Geothermal power generation is a well established and relatively mature form of commercial renewable energy. One of its important characteristics is a high load factor, which means that each MW of capacity produces significantly more electricity during a year than a MW of wind or solar capacity
Geothermal capacity grew by 2.6% (290 MW) in 2012, to reach 11.4 GW. Most of the new capacity was added in the US (147 MW). Outside the US there were significant additions to capacity in Indonesia (130 MW) and Nicargua (72 MW). In Mexico the decommissioning of an old plant took 75 MW out of service.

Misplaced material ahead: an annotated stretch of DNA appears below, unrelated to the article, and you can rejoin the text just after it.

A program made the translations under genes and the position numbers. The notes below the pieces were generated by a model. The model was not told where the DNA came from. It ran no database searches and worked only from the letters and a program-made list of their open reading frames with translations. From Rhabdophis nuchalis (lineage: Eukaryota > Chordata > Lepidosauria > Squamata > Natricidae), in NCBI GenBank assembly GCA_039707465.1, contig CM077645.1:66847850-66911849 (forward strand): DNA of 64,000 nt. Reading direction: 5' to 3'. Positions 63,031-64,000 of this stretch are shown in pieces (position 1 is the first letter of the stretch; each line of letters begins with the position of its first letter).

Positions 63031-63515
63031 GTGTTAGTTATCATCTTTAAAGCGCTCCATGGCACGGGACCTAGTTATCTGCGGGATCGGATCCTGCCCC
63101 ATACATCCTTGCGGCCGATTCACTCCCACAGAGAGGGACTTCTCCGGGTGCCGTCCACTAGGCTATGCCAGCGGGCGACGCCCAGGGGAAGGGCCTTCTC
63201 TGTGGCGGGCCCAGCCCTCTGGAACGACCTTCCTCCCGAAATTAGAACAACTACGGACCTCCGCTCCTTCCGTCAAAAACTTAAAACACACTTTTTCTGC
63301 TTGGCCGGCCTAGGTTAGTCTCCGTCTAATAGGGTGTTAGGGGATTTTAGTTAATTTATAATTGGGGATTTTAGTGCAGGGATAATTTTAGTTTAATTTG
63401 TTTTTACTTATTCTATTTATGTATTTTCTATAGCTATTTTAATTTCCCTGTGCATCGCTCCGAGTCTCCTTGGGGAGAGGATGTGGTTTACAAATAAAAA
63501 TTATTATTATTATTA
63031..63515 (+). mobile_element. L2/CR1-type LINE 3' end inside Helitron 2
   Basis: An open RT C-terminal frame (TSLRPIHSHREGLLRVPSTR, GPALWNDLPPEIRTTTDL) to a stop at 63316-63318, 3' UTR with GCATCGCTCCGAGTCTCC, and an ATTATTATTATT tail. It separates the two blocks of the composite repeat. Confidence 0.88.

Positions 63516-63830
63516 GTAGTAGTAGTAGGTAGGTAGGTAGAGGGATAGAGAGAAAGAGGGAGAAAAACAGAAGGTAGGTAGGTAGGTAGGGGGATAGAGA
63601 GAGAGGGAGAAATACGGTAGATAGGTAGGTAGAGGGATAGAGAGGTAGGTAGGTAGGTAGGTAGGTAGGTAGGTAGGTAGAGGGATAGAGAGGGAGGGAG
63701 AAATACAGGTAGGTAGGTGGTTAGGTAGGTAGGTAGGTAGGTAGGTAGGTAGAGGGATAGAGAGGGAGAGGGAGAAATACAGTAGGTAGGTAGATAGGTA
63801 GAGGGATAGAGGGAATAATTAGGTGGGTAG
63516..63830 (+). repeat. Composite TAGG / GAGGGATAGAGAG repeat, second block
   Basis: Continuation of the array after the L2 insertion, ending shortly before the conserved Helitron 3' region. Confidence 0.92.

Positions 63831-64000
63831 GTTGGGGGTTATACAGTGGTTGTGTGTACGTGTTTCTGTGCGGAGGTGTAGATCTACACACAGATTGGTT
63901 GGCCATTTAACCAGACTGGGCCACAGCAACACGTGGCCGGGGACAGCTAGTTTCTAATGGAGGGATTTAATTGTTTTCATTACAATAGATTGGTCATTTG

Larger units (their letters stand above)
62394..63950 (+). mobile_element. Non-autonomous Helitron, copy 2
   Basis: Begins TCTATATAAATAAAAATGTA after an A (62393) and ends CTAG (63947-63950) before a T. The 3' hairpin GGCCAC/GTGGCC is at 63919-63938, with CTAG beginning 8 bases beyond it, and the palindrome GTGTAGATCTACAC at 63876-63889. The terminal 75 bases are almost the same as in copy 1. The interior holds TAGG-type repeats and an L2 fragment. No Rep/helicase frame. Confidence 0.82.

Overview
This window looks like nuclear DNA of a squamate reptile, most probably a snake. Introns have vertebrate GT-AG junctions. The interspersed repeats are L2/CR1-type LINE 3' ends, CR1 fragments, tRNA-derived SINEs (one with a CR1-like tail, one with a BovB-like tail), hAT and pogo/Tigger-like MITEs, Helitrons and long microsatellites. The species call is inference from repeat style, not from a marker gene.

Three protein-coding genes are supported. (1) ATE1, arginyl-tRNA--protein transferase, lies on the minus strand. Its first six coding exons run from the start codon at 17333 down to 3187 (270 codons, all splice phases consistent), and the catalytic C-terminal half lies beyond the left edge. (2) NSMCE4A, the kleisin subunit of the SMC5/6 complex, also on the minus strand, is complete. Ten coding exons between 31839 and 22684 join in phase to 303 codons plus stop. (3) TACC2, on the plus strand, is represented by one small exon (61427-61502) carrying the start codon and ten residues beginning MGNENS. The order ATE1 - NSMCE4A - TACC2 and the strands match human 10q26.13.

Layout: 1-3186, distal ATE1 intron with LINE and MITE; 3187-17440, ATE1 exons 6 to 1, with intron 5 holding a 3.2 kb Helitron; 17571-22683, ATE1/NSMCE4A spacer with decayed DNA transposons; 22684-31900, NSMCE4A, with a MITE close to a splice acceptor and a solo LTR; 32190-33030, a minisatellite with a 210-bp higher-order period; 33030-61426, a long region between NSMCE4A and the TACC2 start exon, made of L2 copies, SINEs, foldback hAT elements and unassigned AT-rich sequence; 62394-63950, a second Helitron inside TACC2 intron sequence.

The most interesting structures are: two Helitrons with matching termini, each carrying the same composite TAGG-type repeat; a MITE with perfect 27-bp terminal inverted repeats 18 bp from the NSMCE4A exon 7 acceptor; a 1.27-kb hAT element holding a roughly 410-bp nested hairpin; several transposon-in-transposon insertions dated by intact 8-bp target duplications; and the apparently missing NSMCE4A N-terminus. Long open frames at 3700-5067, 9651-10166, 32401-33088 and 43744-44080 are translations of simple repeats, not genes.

Geothermal power runs at a much higher load factor than wind or solar (its source is continuous rather than intermittent), so geothermal produces significantly more electricity per MW of capacity. However the geological conditions required for geothermal power mean that development has been concentrated in a relatively small number of countries.
The US has the largest geothermal capacity, now just under 3.4 GW (29.6% of the world total), followed by the Philippines (2.0 GW), Indonesia (1.3 GW) and Mexico (0.8 GW).